As Production Manager, I was in a Coffee House Press production meeting regarding a typeset, handmade book for an Allen Ginsberg. A young homosexual artist was there and kept asking the Publisher if he could do whatever he wanted with the images for the book. The publisher ignored his questions. A month later his explicit drawings were rejected for banal, and benign drawings by another artist.
At a design meeting I picked out beautiful, though florid paper: purple with gold and black Jackson Pollackesque streaks all over it, and a red Japanese paper for the label. The publisher later chose these papers, but as he often did, gave me no credit. At first, I was baffled when this happened; it hadn’t occurred to me, but I came to accept professional jealousy.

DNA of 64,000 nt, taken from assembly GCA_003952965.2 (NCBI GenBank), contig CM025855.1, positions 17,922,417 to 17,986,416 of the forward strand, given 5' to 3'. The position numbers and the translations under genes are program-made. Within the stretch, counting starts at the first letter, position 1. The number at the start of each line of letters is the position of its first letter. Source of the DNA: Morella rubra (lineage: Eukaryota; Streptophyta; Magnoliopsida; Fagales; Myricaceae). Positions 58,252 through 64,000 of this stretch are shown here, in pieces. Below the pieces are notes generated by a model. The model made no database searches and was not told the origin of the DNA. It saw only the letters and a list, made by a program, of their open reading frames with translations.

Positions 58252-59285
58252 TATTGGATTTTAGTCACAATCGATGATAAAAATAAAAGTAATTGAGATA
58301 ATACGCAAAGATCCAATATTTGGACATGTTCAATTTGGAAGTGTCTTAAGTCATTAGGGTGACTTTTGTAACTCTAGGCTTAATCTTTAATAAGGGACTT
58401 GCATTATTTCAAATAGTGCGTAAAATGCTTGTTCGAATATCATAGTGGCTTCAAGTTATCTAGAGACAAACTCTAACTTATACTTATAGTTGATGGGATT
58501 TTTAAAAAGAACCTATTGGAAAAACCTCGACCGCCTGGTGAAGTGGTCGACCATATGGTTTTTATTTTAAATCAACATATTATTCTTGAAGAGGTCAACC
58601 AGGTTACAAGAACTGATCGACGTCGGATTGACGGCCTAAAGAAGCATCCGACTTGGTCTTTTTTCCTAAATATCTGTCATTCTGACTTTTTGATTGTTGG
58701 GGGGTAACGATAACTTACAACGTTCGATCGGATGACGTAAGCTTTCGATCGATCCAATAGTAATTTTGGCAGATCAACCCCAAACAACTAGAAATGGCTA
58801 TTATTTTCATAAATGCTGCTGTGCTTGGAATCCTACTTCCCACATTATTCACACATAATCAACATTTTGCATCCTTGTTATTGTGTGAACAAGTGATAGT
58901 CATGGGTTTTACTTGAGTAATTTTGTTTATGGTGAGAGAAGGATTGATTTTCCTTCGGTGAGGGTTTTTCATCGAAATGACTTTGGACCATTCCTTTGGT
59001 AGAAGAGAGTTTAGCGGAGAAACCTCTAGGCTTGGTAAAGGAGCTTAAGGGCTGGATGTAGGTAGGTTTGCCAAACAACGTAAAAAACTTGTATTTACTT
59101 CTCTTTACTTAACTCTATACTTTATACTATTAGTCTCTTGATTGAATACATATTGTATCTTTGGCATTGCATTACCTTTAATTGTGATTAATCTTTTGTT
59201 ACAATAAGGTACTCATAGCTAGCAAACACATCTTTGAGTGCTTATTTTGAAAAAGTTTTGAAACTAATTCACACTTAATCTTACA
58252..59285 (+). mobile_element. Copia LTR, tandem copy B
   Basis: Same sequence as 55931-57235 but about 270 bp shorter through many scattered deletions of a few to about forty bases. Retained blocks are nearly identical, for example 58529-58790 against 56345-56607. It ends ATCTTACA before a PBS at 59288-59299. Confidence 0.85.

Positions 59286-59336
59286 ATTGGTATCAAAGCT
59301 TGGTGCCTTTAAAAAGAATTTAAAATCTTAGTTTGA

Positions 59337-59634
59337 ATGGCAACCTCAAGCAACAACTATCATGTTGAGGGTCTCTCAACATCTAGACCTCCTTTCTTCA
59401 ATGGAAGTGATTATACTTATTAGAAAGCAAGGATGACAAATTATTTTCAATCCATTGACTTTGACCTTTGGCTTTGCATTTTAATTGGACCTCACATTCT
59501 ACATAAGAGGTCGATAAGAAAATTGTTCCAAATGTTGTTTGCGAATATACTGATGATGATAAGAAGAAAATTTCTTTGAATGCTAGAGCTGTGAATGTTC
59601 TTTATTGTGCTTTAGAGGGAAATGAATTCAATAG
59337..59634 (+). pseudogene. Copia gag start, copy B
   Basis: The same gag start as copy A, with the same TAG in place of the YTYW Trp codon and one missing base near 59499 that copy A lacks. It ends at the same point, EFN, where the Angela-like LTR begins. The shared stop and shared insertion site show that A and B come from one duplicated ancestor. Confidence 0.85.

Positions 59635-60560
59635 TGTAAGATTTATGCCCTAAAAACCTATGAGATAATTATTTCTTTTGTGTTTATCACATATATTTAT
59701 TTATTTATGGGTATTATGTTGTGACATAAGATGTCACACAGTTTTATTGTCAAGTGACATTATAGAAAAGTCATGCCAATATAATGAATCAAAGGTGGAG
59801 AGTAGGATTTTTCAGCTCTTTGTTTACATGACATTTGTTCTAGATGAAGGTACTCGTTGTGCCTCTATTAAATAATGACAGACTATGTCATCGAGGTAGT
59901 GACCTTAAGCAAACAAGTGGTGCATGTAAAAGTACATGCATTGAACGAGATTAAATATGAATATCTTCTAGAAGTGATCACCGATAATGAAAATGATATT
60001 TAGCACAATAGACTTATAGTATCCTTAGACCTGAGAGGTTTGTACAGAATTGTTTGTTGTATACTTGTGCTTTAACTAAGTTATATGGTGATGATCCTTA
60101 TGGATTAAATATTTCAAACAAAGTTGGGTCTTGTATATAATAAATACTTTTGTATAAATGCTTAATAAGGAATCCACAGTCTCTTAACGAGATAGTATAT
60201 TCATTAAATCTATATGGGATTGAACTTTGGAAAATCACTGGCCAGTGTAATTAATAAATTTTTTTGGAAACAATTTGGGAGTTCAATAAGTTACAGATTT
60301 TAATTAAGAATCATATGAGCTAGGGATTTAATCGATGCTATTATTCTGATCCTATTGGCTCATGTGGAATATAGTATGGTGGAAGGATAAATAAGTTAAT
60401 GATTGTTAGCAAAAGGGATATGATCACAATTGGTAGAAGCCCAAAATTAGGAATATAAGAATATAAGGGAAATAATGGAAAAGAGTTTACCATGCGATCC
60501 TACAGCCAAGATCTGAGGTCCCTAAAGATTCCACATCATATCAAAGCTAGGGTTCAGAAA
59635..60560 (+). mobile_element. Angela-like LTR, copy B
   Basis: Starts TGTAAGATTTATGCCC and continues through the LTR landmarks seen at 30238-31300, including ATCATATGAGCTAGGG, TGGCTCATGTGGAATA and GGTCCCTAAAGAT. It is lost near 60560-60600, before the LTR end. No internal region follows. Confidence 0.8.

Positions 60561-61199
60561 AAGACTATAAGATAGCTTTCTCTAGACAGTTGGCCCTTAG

I met Allen Ginsberg at the Publisher’s dinner, but bowed out of the book reading ceremony attended by many enthusiastic people. Because I’d worked printing the book, I was entitled to a copy of it; a valuable book, I knew. But I didn’t want one, so I printed a label with my name on it and asked Jill Jevney the very talented book binder, to bind me a blank one in the same materials. The book, with Its purple clamshell box, is beautiful.
I have been going through old journals and winced when I found this one. I plan to destroy them all once I have gone through them, and I really did not want to destroy this beautiful book. I prayed before opening it that I might find a way to keep it. I was astonished! I hadn’t remembered that I had singled it out as a spiritual journal, and I found nothing in it that I would hate for someone else to read.